Last Saturday, we stopped by the Somers Library to help mark the 50th anniversary of the bequeathment of the farmstead that became Reis Park. If you’re unfamiliar with bequeathments, my advice is to swallow first before saying it out loud. Some informal booths were set up to help celebrate the event and the town. The Friends of the Somers Library were there; they sponsor various programs and performances. I am a Friend of the Library and we’re going out for cocktails on Friday, and we may gossip, just in case anything gets back to you.
There were some local authors in attendance, a folk-rock duo, some games for the kids and a face-painting booth. For my particular face, they suggested vinyl siding instead of paint. All of this took place on land given to the town of Somers by lifelong resident Caroline Wright Reis upon her death in 1967.
We walked through the back of the park up to her house, now a museum opened on this day for visitors. Even though Caroline Wright Reis lived her entire life there, the early American period furnishings have been restored to the grounds. If they wanted a museum with 1967-era decor, the house I grew up in had plenty of linoleum and wood paneling, and historians are still trying to explain why.
Caroline Wright was an orphan at the age of 12, a fact that possibly explains how she became a leading figure in the community. She graduated from Pratt Institute at a time when college-educated women were relatively scarce. After that, she ran her farm as a successful businesswoman, her new husband away much of the time. Walter Reis was a button salesman, and if he didn’t travel to support the business, sales fell, not to mention everyone’s pants.
She was active in local politics as a member of the Civic Club, and in her later years became a philanthropist who donated substantially to local causes. She was an artist, and her works hang on the homestead walls. She never had children, but she pictured herself with a family, literally. A self-portrait of her rocking a cradle sits on an easel behind the very same cradle, unless that was the cat’s cradle.
A rare and impressive contraption called a megalethoscope is displayed on the second floor. Through it, specially prepared photographs play tricks of light and perspective that are unlike anything digital photography can produce. Do not miss it.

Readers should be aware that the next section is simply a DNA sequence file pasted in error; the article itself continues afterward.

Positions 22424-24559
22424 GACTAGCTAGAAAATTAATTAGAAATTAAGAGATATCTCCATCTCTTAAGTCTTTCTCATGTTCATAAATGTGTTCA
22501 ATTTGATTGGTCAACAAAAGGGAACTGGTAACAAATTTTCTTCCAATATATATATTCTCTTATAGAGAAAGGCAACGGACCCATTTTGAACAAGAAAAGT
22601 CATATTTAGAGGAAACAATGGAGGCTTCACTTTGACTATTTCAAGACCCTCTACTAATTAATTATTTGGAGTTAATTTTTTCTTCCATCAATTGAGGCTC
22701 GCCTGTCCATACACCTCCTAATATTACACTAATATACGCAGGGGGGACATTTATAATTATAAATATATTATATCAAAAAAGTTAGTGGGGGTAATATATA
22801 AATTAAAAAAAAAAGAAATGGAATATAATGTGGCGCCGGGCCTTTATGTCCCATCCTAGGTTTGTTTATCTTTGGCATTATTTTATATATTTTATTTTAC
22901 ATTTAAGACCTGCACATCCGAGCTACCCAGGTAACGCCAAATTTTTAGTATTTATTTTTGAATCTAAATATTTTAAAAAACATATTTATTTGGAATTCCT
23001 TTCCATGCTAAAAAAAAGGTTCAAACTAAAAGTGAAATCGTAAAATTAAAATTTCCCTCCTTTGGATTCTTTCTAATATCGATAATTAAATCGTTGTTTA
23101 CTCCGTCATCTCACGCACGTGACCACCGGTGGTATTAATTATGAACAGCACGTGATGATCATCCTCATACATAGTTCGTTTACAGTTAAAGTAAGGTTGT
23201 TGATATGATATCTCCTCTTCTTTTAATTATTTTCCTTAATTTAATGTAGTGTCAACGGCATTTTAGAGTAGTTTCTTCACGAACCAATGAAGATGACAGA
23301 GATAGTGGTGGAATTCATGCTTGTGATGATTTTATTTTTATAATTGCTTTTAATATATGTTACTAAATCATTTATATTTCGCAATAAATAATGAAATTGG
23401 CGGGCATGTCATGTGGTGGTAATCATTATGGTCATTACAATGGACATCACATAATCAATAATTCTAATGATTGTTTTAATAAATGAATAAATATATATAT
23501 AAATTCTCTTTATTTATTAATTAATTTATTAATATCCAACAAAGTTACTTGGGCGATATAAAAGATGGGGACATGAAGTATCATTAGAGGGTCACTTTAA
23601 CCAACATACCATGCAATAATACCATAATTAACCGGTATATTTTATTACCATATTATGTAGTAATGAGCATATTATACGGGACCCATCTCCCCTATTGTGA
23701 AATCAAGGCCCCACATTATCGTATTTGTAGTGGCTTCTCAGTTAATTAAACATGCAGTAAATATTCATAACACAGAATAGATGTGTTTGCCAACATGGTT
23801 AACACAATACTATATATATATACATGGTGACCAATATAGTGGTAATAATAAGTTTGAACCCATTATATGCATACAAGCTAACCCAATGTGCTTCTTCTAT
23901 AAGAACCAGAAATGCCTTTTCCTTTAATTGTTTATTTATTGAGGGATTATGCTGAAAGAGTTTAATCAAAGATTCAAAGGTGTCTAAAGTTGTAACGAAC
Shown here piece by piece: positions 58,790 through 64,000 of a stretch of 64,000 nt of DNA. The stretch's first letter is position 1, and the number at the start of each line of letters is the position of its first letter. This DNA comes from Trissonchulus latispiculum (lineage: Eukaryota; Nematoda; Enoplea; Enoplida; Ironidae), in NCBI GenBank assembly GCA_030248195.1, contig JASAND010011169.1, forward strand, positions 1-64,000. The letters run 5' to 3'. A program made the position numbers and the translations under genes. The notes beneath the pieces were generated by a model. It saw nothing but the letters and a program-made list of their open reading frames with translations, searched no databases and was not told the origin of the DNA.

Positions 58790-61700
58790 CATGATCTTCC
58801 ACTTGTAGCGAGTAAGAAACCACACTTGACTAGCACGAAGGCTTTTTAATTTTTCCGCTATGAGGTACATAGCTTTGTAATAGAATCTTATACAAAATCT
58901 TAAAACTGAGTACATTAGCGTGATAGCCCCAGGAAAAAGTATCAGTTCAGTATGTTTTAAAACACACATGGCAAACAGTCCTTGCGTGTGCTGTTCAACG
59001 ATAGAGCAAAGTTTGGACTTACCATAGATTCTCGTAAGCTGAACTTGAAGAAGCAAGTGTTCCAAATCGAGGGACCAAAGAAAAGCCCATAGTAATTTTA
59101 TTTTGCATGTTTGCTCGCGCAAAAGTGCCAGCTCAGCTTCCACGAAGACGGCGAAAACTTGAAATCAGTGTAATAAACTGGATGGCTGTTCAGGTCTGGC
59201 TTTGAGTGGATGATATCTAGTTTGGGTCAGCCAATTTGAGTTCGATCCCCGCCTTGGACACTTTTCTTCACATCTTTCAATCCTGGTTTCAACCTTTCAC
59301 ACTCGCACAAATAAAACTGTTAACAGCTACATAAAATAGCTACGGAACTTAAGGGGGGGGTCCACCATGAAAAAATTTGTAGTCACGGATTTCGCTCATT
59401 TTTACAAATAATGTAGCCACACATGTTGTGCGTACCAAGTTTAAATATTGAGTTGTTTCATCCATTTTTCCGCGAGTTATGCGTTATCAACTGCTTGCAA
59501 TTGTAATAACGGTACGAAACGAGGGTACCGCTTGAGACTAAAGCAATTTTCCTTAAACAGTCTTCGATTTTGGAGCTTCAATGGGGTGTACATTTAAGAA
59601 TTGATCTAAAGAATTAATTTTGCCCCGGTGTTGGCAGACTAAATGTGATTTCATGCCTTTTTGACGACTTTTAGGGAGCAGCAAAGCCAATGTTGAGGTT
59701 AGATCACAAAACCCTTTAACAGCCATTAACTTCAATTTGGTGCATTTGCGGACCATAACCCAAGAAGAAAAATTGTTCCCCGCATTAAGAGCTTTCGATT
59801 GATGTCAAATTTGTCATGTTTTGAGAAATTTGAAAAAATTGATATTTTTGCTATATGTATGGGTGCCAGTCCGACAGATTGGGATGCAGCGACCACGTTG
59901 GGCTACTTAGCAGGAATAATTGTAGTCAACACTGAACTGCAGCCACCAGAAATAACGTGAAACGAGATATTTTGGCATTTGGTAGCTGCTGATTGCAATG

Caroline Wright Reis seemed to have no use for conventions and gender confinements. A photograph depicts her with her bicycle, and back then it was considered un-ladylike to ride one. I STILL consider it un-ladylike to ride a bicycle, especially if I haven’t shaved. Caroline Wright Reis may have been an early feminist without even knowing it.
To see the material connections to her life spread before you is to put yourself in her shoes for a short moment, which is as much as I can take since I wear a size 11. That’s what museums do, and in this case, as in all others, you can imagine life in history’s continuum and notice that the trappings are different, but the people are the same.
By the way, if I die, and I’m planning not to, and if I decide to leave my land to the town of Somers, they are going to take one look at my lawn and say, “Thanks, but no, thanks.” They might even skip right to the “No, thanks.”
Visit somershistoricalsoc.org for news and information on Somers Historical Society exhibits, resources, events, membership and sponsors. Also, learn more about Caroline Wright Reis.
Join Rick and the Trashcan Poets for some modern rock and roll on Friday, May 12, at Mohansic Grill in Yorktown. Say hello to Rick Melén at email@example.com.
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